Canada earmarks $80 million for new national cybersecurity network

Government of Canada buildings

The Government of Canada has announced plans to support the creation of a new pan-Canadian cybersecurity program with $80 million CAD in funding over four years.

The proposed Cyber Security Innovation Network will aim to support cybersecurity research and development, commercialization, and skills and talent training, and aid the growth of the country’s cybersecurity ecosystem through industry and academic collaboration.

The growth of the country’s digital economy has made cybersecurity “an ever-increasing concern” for Canadians and businesses.

The move comes in response to the growth of the country’s digital economy, which the Government of Canada said has made cybersecurity “an ever-increasing concern” for Canadians and businesses. According to the government, “a strong cyber security sector will cement Canadians’ trust in the digital economy.”

“Strong cyber security expertise and innovations are key to protecting Canada’s data and intellectual property and to maintaining the competitiveness of Canada’s businesses,” said François-Philippe Champagne, Canada’s minister of innovation.

Champagne said the announcement builds on the Digital Charter, and added that the program will help the country maintain its role as a cybersecurity leader, create quality jobs, and contribute to Canada’s economic growth.

According to Statistics Canada, in 2018, the country’s cybersecurity sector contributed over $2.3 billion in GDP and 22,500 jobs to Canada’s economy. In 2019, the government said Canadian businesses reported spending $7 billion to prevent, detect, and recover from cybersecurity incidents.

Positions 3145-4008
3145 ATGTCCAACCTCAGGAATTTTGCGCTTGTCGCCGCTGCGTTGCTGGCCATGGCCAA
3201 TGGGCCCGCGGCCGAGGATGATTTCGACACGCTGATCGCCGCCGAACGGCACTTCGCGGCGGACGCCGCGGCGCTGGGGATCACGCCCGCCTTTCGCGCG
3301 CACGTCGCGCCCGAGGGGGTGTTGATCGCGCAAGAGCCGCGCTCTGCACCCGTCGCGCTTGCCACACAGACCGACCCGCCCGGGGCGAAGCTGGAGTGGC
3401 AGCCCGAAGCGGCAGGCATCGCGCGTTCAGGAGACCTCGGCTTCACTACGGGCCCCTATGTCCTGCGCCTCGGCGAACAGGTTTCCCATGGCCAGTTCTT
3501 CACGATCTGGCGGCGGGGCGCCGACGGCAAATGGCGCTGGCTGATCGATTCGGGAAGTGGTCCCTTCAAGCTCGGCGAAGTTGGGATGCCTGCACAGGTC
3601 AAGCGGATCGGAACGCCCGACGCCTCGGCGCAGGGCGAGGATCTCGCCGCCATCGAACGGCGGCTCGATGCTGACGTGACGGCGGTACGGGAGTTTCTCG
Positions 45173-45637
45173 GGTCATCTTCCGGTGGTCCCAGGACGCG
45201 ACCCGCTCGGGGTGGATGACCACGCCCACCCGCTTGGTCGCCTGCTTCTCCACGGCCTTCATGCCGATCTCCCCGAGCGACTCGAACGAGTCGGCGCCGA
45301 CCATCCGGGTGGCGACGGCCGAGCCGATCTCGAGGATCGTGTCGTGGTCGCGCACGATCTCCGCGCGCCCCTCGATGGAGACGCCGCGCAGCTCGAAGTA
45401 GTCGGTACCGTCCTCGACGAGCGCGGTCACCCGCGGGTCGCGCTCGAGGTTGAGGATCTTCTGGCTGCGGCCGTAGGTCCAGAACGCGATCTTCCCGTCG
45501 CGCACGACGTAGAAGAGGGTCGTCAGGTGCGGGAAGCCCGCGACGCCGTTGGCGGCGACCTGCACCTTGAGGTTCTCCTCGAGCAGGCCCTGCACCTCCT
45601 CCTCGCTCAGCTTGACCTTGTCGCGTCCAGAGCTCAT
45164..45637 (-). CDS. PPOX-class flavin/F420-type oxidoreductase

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The new program was first announced in 2019 as part of the federal budget. Through Innovation, Science and Economic Development Canada (ISED), the federal government is currently seeking applications to be the network to run the cybersecurity program. The application deadline is July 25, and Canada plans to select the lead recipient by the end of the year.

Applicants must consist of a network of three or more Canadian centres of expertise on cybersecurity, be not-for-profit, include representation from across the country’s geographics, and “demonstrate a national vision.”

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The selected applicant will also be required to provide one-to-one cost-matching of this federal contribution in the form of cash or in-kind contributions, which the government said could come from a combination of private sector sources, provincial, territorial, and municipal governments, not-for-profits, and academic institutions.

Earlier this year, the government invested $660,000 in a new cybersecurity training program for young, displaced workers in Peel Region.

Photo by Pegleess Barrios from Burst

Josh Scott

Josh Scott

Josh Scott is a BetaKit staff writer who loves to tell Canadian business and tech stories. His coverage is more complete than his moustache.